Blurb for Essence of Absinthe:
The noble family of Vaurien has secrets, and one Étienne Vaurien and his wife have suppressed for twenty years is about to be discovered. Taking his family from France to escape the murmur of revolution places Étienne’s son David in mortal danger.

A city may change but some things remain the same. Hatred and the desire for revenge are at the top of the list. David’s resemblance to Étienne’s deceased eldest son, Absinthe, is remarked upon by many but to one person it means more than a mere likeness of features.
Geneviéve, mistress to both Étienne and Absinthe, has pined twenty years for her younger lover. Now, she has a chance to get him back…and she isn’t going to let death stop her.

In a short time, David’s living body will house the spirit of a dead man who wants once again to live…and love.
Buy Links: 
Amazon: https://www.amazon.com/Essence-Absinthe-Tony-Paul-Vissage-ebook/dp/B06XKR2XD4/
Smashwords: https://www.smashwords.com/books/view/711208

You can find Tony at:
Twitter: @tpvissage
Facebook: https://www.facebook.com/tonypaul.devissage?fref=ts
Publisher’s website: http://www.classactbooks.com/index.php/our-authors/manufacturers/tony-paul-de-vissage
Amazon author’s page: https://authorcentral.amazon.com/gp/profile

Don’t forget to check back next week for another author interview.

Monday, August 28, 2017

Marketing for the Experienced Author


Moving on from our workshops, RWA had some interesting workshops. I attended one by Mark Dawson – Savvy Marketing for the Experienced Author I thought might be interesting.
15 tips to help find readers and sell more books
- Mailing Lists – build a list and use it
                       To build a list use the front and back matter; give away free book (novella)
                Facebook ads
                Amazon ads (on perma free
                Give a book so sign up

- Interact – take cold leads and turn into customers and readers. Turn customers into friends and friends into a fan base
           Automate conversation starters  #TFI Friday
           Ask for info and include in book – thank you’s      

- Facebook live videos – offer high organic reach; very shareable; turn it into an ad; post to page or group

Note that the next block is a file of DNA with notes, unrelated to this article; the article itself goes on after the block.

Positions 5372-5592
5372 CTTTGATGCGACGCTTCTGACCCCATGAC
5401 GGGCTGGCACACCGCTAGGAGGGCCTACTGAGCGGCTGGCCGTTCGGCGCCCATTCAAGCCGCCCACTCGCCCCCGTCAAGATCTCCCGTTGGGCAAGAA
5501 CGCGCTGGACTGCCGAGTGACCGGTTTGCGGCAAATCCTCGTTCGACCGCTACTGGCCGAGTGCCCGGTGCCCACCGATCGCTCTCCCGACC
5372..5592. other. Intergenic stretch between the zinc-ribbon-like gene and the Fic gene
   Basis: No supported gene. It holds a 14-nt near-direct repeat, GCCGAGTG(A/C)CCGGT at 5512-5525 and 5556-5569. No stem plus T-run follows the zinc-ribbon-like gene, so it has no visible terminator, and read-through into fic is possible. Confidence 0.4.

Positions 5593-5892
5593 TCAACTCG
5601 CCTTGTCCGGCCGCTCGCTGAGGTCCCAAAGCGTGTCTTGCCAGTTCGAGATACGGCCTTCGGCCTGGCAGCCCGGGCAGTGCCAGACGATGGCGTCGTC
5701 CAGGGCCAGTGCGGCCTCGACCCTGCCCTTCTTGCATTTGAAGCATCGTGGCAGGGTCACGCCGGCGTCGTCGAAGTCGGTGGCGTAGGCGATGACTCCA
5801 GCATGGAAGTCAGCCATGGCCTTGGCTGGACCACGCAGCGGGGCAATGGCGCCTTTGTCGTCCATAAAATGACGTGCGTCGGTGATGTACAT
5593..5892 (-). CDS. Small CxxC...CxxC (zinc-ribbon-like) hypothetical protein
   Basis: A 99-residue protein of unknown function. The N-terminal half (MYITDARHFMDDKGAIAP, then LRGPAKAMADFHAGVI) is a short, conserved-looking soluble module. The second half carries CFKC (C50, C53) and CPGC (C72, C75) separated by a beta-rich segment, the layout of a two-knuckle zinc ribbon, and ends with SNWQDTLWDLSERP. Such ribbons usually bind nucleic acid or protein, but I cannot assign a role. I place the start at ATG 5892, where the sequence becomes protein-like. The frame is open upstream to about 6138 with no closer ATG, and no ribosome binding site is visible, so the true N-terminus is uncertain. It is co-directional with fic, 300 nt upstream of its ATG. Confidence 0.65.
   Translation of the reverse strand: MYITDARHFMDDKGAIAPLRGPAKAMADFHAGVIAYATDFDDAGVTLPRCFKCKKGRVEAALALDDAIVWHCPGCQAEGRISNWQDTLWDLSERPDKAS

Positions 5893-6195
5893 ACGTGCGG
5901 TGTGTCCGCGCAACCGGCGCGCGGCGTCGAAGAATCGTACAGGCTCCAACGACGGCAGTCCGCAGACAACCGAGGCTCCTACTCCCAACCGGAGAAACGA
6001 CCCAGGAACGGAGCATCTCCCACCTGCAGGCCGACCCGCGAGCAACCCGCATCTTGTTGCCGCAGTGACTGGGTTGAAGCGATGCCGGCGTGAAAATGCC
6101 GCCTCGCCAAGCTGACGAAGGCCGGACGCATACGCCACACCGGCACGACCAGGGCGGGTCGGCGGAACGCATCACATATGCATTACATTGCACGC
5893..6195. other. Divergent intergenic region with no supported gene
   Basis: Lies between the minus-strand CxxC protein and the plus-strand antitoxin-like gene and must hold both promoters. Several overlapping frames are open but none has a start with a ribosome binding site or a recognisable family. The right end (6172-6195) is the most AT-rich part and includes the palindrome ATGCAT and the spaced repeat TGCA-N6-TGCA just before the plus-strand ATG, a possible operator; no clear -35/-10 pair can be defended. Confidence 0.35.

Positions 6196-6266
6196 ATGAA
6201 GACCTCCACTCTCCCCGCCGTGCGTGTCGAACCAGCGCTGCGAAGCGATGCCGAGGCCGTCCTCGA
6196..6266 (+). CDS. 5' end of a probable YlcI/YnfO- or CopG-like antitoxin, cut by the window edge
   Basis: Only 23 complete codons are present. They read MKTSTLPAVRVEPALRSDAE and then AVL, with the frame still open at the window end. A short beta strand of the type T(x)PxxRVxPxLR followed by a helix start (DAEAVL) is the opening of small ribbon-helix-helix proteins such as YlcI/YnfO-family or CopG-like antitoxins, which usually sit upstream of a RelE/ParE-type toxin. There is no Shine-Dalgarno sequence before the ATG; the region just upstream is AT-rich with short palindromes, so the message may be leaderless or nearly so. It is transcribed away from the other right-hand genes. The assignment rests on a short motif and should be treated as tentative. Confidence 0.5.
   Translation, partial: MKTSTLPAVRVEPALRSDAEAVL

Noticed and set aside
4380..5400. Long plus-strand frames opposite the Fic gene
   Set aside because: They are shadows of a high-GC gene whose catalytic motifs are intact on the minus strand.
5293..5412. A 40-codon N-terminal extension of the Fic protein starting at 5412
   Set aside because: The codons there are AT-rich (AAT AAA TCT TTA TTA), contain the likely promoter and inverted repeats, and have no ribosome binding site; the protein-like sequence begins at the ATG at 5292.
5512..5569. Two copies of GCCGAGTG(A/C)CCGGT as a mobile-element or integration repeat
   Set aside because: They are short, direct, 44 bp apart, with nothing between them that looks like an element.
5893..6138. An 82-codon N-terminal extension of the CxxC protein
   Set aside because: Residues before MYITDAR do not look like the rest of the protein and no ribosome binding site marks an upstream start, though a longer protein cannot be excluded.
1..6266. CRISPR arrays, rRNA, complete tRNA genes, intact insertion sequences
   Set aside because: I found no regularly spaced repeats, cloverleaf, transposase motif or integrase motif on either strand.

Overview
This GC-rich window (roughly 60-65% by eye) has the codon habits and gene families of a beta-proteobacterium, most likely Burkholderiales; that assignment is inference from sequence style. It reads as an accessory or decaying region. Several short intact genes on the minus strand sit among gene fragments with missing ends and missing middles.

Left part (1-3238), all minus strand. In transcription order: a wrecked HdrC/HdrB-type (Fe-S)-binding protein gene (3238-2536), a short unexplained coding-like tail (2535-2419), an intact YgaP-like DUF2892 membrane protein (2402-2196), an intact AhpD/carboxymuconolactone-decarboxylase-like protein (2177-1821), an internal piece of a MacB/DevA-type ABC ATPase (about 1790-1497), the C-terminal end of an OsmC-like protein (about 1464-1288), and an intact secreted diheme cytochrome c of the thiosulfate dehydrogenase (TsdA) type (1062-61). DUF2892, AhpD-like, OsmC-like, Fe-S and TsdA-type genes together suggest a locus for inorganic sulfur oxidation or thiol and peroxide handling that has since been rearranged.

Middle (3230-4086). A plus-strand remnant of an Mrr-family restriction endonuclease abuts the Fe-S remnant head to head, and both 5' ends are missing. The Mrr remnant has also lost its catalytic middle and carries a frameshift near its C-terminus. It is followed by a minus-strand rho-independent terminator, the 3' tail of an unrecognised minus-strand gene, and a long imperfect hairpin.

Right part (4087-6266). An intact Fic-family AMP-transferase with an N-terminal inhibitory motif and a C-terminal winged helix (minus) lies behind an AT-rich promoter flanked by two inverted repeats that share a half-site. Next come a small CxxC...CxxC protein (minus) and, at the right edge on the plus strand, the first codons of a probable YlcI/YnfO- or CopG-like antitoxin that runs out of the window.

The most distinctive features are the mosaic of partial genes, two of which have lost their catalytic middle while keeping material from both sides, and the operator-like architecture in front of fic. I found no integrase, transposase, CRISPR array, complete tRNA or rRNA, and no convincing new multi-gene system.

-Lead Generation Ads – means subscribers can sign up with 1 click Facebook } Zapier}Mailchimp

-Website retargeting –use the FB pixelon  on your site

                            Audience will dynamically update – info in audience tab     

-Upselling – Selling additional contact...free book
                  Option to buy a box set (get sales and subscribers)

-Maximize Our Social Channels – use twitter
                  How many options are there to sign up on your favorite page

-Invite the links - Someone interacts with your add, invite them to like page
                          Facebook likes

-It’s all about video

The rest of his suggestions were expensive and way out of my budget – even videos.

Wednesday, August 23, 2017

James Austin McCormick on Reviews


This week we’re going to find out a little about author James Austin McCormick. James will be talking about reviews. He’ll also tell us a little about himself and his writing, and answer some fun questions.
James Austin McCormick is a college lecturer from Manchester, England and in his free time enjoys writing speculative fiction, mostly science fiction, horror and a little sword and sorcery fantasy. He is also a particular fan of classic Gothic and Victorian horror tales and is currently in the process of writing updated versions of these with a science fiction spin.

His novels include the trilogy Dragon (Dragon, Dragon: Smuggler Tales, Dragon: The Tower of Tamerlane), The Last Synn, a sword-and-sorcery story, a SciFi novel, Sunfall, and a horror novel, Balec. All are available from Class Act Books.

Beverley: How important are reviews for your book?
James: They’re very important, I’m sure most authors would say the same. They allow you to get to know what people think of your work. Reviews, especially those posted on Amazon, also help to attract more readers.
Beverley: How do you get reviews?
James: They’re very important, I’m sure most authors would say the same. They allow you to get to know what people think of your work. Reviews, especially those posted on Amazon, also help to attract more readers.
Beverley: Do you pay for reviews?
James: No, very recently someone contacted me on twitter saying they’d love to review one of my books (The Last Synn, a sword and sorcery fantasy) for their blog and asked me to email them. When I did they said they’d forgot to mention they charge $50 and said this was because their blog generated so much interest. I politely declined.
Beverley: How many reviews does an author need? Why?
James: I heard that once you get above thirty it raises your profile on Amazon. I’m not sure. I’ve only got one book, my first science fiction novel “Dragon” that has more than thirty reviews.